I’ve enjoyed working as both a staff interpreter and freelancer, and there are benefits to both, as you say! As a freelance interpreter I worked closely with a certain agency, but was still free to accept other assignments. I have many colleagues that have preferred to work on their own, because they can set their own rates, but it was very beneficial to me, Working for an agency has the benefit of steady work, and sometimes offers other benefits. For example, at one point, with that agency, I was able to do some protocol training of other staff interpreters. This agency even offered some benefits that ordinarily would be unheard-of for an agency to do. I would encourage other interpreters, both judiciary and healthcare, to consider if it might work or them also!

  4. Edith Oliva says:

    Very nice story. Congratulations on your long and enjoyable career! You story is an inspiration to others to pursue their dreams.

    1. Jennifer Hammond says:

      Thank you!
      Jennifer

  5. Isabel Maria Montanez says:

    Thank you, Ms. Hammond, for all your hard work and appreciation towards the Spanish language. I loved your story and inspired me to continue working towards my legal interpreting certification.

    1. Jennifer Hammond says:

      Thanks and I wish you good luck in getting your certification.

      Jennifer

  6. Marisol Cornielle says:

    I do both…I have been staffed for yours full time between the city and state in NYC and have recently started freelancing because I am almost an empty nester, so I use my free time to transcribe and translate audios and screen calls for attorneys after my regular working hours…Yearly slary will look nice this year. I love the interpreting world, it can be so versatile…Best of luck in your retirement and may you enjoy the fruit of your labor a hundred percent!

    1. Jennifer Hammond says:

      Thanks!

      Jennifer

    2. Jennifer Hammond says:

      Thanks!
      Jennifer

  7. Dennise A Serrano says:

    This is what I call perfect timing. I am currently at a cross-roads between freelancing or becoming staff (hopefully in a near future). I see benefits to both and all the experiences and insight is welcome. Thank you for sharing your experience!

    1. Jennifer Hammond says:

      I wish you good luck in your future and decision. You’re very welcome!

      Jennifer

  8. Lionel Bajana says:

    Thank you for sharing your story Ms. Hammond. I recently retired from the NYS courts in NYC. I had never worked as a freelancer, but now I am able to do so, not everyday of course, I choose my days. I am able to do this because being a staff interpreter provided me with a pension that allows me to keep doing what I like on my terms.

  9. Jackie Guldris says:

    Thank you Jennifer for that wonderful story. I could certainly relate especially the benefits. There is certainly about a $15-20K added value to the salary with the benefits. When you go on vacation, you still get paid. I love that! I’m going on my 31st year working for the court system, 10 of those were as a freelancer for the courts and I also did other work and the rest as a staff interpreter in South Florida. One of my biggest ongoing challenges [sometimes directly but mostly indirectly] has always been the lack of respect for the profession in this area, since everyone is mostly bilingual, they believe that it is synonymous with being an interpreter, once they try it and stumble upon some false cognates, they think again. I wonder if anyone in other large cities, or even Phoenix, has the same issue. It’s been very tiring, sometimes rewarding, constantly educating people on the profession. On the other hand, what I have loved most about the profession has been the explosion of amazing growth and evolution of the profession throughout those years. For those getting into this profession, I can say, it won’t be as challenging since we now have a plethora of resources and more recognition from all over the world,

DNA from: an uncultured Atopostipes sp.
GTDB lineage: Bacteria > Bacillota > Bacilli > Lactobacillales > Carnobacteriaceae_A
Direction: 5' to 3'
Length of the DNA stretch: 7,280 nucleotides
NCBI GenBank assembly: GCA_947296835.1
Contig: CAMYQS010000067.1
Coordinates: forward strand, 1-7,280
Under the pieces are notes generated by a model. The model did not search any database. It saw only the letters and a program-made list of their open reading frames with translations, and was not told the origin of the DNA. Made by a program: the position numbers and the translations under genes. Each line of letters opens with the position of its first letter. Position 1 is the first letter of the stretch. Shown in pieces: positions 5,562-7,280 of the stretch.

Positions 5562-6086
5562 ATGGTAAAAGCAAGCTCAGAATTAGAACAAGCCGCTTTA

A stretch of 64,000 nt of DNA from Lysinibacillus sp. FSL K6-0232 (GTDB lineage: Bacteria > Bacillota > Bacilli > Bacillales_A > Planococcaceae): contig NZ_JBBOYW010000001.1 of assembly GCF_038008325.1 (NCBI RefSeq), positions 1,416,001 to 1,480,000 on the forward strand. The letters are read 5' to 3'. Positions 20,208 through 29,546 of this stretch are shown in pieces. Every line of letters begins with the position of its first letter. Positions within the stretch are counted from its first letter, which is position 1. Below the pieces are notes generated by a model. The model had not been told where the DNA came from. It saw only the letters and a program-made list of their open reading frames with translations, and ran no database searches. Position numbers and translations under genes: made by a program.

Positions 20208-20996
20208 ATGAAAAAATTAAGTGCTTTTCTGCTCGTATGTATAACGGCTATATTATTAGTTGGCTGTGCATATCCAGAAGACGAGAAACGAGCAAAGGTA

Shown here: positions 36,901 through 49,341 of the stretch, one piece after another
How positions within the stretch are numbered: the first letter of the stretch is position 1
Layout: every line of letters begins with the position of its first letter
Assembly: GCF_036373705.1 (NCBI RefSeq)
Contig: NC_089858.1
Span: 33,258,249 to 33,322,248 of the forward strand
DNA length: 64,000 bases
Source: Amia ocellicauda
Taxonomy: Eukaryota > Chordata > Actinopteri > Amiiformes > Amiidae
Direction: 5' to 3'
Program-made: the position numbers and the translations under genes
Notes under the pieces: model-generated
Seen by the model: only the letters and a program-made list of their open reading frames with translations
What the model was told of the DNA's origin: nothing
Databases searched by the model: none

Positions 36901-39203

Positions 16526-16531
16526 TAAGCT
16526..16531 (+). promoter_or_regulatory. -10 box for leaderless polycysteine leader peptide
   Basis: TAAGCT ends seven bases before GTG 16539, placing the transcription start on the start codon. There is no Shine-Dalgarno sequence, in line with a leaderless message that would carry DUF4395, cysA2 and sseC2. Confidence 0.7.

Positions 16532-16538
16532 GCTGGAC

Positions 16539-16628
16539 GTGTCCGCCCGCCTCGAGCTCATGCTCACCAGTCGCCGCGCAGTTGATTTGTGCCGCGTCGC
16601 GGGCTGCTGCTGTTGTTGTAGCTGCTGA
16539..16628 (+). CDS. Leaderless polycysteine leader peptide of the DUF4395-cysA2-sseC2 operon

1. Jennifer Hammond says:

      Hi, and thanks Jackie. I think we’ve been pretty lucky here in Phoenix because the bench and the bar in general are very aware of the difference between a bilingual and a certified court interpreter. Even before we had the certification credential available here in Arizona, our office has always maintained high standards in hiring and training interpreters so we do get recognition for our interpreting abilities. I wouldn’t say that almost everyone is bilingual here so I guess we don’t really compare to South Florida.

      Good luck to you!
      Jennifer

  10. Robert Joe Lee says:

    I bet Scott Loos had something to do with your good fortune! How’s he doing? Best wishes.

    1. Jennifer Hammond says:

      You are right! He hired and trained me. He retired a few years ago and as far as I know is doing very well. Thanks.
      Jennifer

  11. Hilda E Shymanik says:

    Hello Jennifer. I was very excited to see that you took Jules’ invitation as an opportunity to write because I love your “writer voice”! I also agree with you completely. I left my staff job at Essex County Superior Court less than a year ago, but if I could find an equivalent opportunity, in IL I would take it without blinking. If I could move the whole Essex building and institution to IL or move my whole family to New Jersey I would never have left. Since I can’t, I am freelancing until such an opportunity comes along.

    I love the “free”(dom) in freelancing. I am a businesswoman. I can sell but the other parts are not my favorite, though. All the admin, bookkeeping parts. They take time that I could use to learn, study, read, practice, research, take classes, etc. I am getting the rhythm of it and loving it but it was a challenge at first. I hope one day to go back to a staff job but for that I may need to move states again or hope for a good opportunity.